Explore: Livermore Falls — historic mill town offers strong sense of community


For much of the 19th and most of the 20th century, the town of Livermore Falls was joined to the industrial output of the Androscoggin River. Like many mill towns — such as its neighbor, Jay, just upriver — the economic fortunes of the community rose and fell along with the fortunes of paper making and manufacturing.

For nearly 150 years, beginning first with saw and grist mills and, later, the pulp and paper mills, Livermore Falls relied on water power provided by the river and its thundering falls. Mills and manufacturing provided the economic catalyst for the area and contributed to the development of Livermore Falls and its sister town of Livermore across the river.

Four paper mills — founded by industrialists Alvin Record and Hugh J. Chisholm — later became known as International Paper Company. Paper making and manufacturing were central to the economic boon experienced by the town of Livermore Falls. The architecture of the downtown area clearly demonstrates it was a town of considerable means at one time, especially historic buildings like the Bank Building and the Lamb Block.

Kathy Langlin, who lives in Livermore, recognizes the historical assets of the town, especially the downtown area along the L formed by Main and Depot streets. That’s where you’ll find the most prominent examples of the buildings that went up following two devastating fires that leveled much of the downtown business district at the end of the 19th century.

“Livermore Falls and downtown is where the town’s history is,” said Langlin. “The Bank Building, the home of the town’s most prominent bank at one time, is rich with history,” she said.

While the focus is on Livermore Falls, it’s important to note that local residents are very conscious of the differences between the two towns that once comprised the town of Livermore.


“You are either from Livermore or Livermore Falls,” said Jim Timberlake, who resides in Livermore.

Named for early settler Elijah Livermore, the town of Livermore was incorporated in 1795, divided by the Androscoggin River. Over time, the eastern portion of the town because known as East Livermore and incorporated on March 1, 1844, taking the name Livermore Falls in 1930.

The area began growing in importance in the early 1800s mainly due to agriculture and dairy farming. But given what became Livermore Falls’ prime position along a robust section of the Androscoggin River, it’s easy to see why the town developed as an economic center. With a 28-foot drop at the falls, the river generated 10,000 horsepower, and it was here that Elijah Livermore and then others began using that water power to drive their mills. The advent of the railroad in 1852 hastened the town’s development.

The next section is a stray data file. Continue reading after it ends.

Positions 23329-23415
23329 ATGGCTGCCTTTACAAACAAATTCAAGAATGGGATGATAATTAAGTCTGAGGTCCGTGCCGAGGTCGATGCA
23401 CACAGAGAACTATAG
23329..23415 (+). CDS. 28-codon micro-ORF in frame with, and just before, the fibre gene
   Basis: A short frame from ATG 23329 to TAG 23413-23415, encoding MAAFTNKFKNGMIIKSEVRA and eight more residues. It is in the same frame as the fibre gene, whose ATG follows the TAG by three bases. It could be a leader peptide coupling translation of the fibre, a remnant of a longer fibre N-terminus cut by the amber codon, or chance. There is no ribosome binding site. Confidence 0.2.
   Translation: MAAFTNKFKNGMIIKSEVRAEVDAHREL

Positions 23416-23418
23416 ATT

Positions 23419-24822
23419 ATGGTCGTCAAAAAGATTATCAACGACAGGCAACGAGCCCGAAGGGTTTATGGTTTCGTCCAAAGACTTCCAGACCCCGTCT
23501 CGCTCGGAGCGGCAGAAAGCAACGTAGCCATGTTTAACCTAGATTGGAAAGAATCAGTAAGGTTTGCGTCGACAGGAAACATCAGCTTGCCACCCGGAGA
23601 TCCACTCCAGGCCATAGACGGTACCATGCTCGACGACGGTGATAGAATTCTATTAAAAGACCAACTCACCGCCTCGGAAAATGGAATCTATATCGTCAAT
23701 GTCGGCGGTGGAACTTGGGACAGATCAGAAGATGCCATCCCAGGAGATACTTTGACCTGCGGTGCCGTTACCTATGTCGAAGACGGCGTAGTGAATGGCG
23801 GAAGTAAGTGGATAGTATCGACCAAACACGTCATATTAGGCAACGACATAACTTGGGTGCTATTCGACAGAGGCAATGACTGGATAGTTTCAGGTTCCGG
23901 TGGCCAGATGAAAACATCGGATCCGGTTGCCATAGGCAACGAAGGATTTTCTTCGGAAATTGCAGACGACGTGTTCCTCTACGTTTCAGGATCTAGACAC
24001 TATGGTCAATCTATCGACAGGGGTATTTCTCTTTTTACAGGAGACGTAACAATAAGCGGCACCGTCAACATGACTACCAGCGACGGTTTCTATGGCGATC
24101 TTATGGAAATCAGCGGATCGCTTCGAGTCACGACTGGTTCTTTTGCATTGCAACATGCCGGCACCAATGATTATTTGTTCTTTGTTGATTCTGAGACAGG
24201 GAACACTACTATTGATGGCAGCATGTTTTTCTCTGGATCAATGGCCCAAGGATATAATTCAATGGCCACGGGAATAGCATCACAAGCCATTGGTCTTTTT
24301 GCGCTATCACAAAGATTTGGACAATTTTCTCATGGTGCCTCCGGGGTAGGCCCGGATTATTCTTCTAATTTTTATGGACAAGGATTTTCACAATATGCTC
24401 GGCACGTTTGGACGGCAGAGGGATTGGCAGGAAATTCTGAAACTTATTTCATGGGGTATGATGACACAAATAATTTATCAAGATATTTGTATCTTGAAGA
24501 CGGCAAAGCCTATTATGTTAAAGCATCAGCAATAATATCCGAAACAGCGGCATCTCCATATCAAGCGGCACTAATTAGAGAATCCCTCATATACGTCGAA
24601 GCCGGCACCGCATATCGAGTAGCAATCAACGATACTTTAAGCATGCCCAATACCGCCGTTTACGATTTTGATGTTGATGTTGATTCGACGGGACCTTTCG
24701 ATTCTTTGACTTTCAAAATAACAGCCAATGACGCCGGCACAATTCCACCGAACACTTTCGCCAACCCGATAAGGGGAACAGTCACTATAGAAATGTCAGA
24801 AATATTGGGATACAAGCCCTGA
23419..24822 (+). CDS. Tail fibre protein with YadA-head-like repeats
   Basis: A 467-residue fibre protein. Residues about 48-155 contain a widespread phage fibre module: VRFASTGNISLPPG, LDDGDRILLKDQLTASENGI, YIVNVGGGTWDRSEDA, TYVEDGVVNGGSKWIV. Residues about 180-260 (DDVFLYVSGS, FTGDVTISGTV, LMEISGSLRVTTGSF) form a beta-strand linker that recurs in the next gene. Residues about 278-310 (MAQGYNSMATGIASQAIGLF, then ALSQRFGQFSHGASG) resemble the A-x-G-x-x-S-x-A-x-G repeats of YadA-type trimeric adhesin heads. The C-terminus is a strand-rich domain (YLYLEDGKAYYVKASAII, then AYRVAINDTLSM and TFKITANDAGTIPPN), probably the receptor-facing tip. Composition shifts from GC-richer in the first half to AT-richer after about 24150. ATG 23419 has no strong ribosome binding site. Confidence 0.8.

Like many towns in Maine, Livermore Falls had a major fire in the late 1800s. Two fires, in fact, one in 1898 and another the following year, destroyed most of the wooden structures downtown. Main Street burned to the ground. Rebuilding began the following year and included the Bank Building, home of the Livermore Falls Trust and Banking Company.

While shoe manufacturing has disappeared as a prominent industry in Maine, the Livermore Shoe Company, which opened in 1954, became one of the largest in the state a decade later. Fifty years ago, shoemaking was seen as one of the town’s growth industries, along with papermaking. In a lifetime, all that’s changed.

So how do places like Livermore Falls reinvent themselves in the 21st century, when large-scale manufacturing that defined the town has closed or located elsewhere? Perhaps it begins by tapping into a sense of community to face the challenges of a post-industrial future.

“The beauty of this community is the coming together that happens regularly,” said Don Simoneau, department commander of the American Legion and longtime resident of Livermore Falls.

Simoneau is in charge of raising funds for the restoration of the town’s 1897 cannon that resides in Union Park, a beautiful tree-lined downtown sanctuary at Union and Main streets.

“People here come together around causes,” said Simoneau. “It’s not about Livermore, Livermore Falls or Jay. They rally around the need,” he said.

On a summer-like Saturday in late September, community spirit was on prominent display at the Apple and Pumpkin Festival taking place along the river, on the recreation fields off Foundry Road in Livermore Falls. The festival, organized by the Jay-Livermore-Livermore Falls Chamber of Commerce, brings together the neighboring communities to celebrate their common culture and serves as a harvest festival.